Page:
Officer shortage to widen despite COVID-19 downturn

Despite the effects of COVID-19 on the shipping industr, the current shortfall in officers to crew the world’s merchant fleet is set to widen, according to global shipping consultancy Drewry.

It estimates that the current shortage equates to around 2% of overall demand, though this is currently masked by the temporary idling of vessels due to the pandemic. The reduced attractiveness of a career at sea and rising man-berth ratios which will inflate future manning costs are said to be the cause.

However, once the merchant fleet is fully reactivated Drewry forecsasts this shortfall will re-emerge and represent a tightening of supply conditions compared to 2019 when the market was estimated to be in broad balance.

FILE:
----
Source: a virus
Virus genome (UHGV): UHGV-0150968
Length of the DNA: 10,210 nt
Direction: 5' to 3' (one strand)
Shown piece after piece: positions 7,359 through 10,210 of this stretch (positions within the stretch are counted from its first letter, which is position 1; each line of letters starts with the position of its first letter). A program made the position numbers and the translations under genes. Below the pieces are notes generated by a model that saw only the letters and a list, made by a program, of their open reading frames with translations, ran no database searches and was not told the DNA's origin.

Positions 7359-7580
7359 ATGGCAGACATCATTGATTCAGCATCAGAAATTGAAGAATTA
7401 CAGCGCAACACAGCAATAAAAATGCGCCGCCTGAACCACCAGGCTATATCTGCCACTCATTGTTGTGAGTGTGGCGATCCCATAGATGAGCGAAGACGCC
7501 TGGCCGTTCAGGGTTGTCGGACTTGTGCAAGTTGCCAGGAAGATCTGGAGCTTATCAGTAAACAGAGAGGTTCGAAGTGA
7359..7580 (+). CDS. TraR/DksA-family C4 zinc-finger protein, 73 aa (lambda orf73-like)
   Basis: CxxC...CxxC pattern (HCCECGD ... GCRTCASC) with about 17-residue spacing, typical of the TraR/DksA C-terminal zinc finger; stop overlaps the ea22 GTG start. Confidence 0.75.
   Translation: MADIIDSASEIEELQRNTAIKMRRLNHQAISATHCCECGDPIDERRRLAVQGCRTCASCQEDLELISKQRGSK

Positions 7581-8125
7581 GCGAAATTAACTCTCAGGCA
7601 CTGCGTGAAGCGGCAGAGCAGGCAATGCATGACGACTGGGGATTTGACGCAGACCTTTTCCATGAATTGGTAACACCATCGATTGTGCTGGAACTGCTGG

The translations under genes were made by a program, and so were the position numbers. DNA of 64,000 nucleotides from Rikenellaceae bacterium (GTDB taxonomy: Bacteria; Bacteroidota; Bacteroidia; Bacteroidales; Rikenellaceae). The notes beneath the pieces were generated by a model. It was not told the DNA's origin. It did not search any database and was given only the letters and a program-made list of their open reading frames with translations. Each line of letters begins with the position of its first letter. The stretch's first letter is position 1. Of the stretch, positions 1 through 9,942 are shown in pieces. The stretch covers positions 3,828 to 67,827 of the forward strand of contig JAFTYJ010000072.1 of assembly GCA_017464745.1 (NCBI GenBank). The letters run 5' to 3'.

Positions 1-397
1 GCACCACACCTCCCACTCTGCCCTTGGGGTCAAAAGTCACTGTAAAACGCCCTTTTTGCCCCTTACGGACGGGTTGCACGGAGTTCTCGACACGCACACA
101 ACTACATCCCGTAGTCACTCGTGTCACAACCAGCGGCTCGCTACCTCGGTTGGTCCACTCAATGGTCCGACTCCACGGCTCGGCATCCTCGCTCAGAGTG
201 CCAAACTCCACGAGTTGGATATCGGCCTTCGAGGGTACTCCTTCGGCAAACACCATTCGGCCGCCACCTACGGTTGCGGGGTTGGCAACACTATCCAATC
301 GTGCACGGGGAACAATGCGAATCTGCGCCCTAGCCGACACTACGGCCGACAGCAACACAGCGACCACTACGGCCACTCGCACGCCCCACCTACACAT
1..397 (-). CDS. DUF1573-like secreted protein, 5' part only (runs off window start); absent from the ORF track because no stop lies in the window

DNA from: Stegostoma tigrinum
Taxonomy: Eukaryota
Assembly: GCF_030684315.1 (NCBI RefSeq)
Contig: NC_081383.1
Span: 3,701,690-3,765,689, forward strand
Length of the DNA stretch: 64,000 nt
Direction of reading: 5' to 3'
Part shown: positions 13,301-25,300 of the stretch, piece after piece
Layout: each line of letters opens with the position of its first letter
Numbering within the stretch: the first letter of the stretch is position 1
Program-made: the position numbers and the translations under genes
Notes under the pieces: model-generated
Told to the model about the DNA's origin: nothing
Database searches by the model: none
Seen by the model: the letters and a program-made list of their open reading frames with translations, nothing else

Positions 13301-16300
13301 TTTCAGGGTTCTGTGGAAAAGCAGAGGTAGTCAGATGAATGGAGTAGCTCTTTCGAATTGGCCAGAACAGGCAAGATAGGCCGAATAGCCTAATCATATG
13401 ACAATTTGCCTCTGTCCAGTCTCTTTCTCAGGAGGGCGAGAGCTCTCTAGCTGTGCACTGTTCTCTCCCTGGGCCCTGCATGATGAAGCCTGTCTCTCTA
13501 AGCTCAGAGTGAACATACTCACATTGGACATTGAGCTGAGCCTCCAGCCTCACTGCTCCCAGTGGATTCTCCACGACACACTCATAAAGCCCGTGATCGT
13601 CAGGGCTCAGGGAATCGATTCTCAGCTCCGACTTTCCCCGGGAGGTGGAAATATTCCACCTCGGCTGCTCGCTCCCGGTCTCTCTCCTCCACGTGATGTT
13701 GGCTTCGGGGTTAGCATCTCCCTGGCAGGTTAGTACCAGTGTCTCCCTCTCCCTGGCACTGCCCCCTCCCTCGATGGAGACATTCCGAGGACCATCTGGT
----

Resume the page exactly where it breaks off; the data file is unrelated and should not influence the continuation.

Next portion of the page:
Looking ahead, despite moderating fleet growth, demand for officers is expected to accelerate due to a revision in anticipated employment practices to extend leave periods and reduce tours of duty, with the resultant impact on man-berth ratios. Meanwhile, net supply of officers has been slowing in recent years and is not expected to keep pace with rising demand, leading to a widening in the overall shortfall relative to merchant shipping’s requirements.

“Seafaring is no longer the attractive occupation it once was as competition from shore-based roles intensifies and the lifestyle with its associated mental health challenges becomes less appealing,” said Drewry’s Senior Manning Analyst Rhett Harris. “The Covid-19 outbreak has dealt a further blow to the occupation’s reputation with high profile news stories of stranded crews and enforced longer tours of duty.”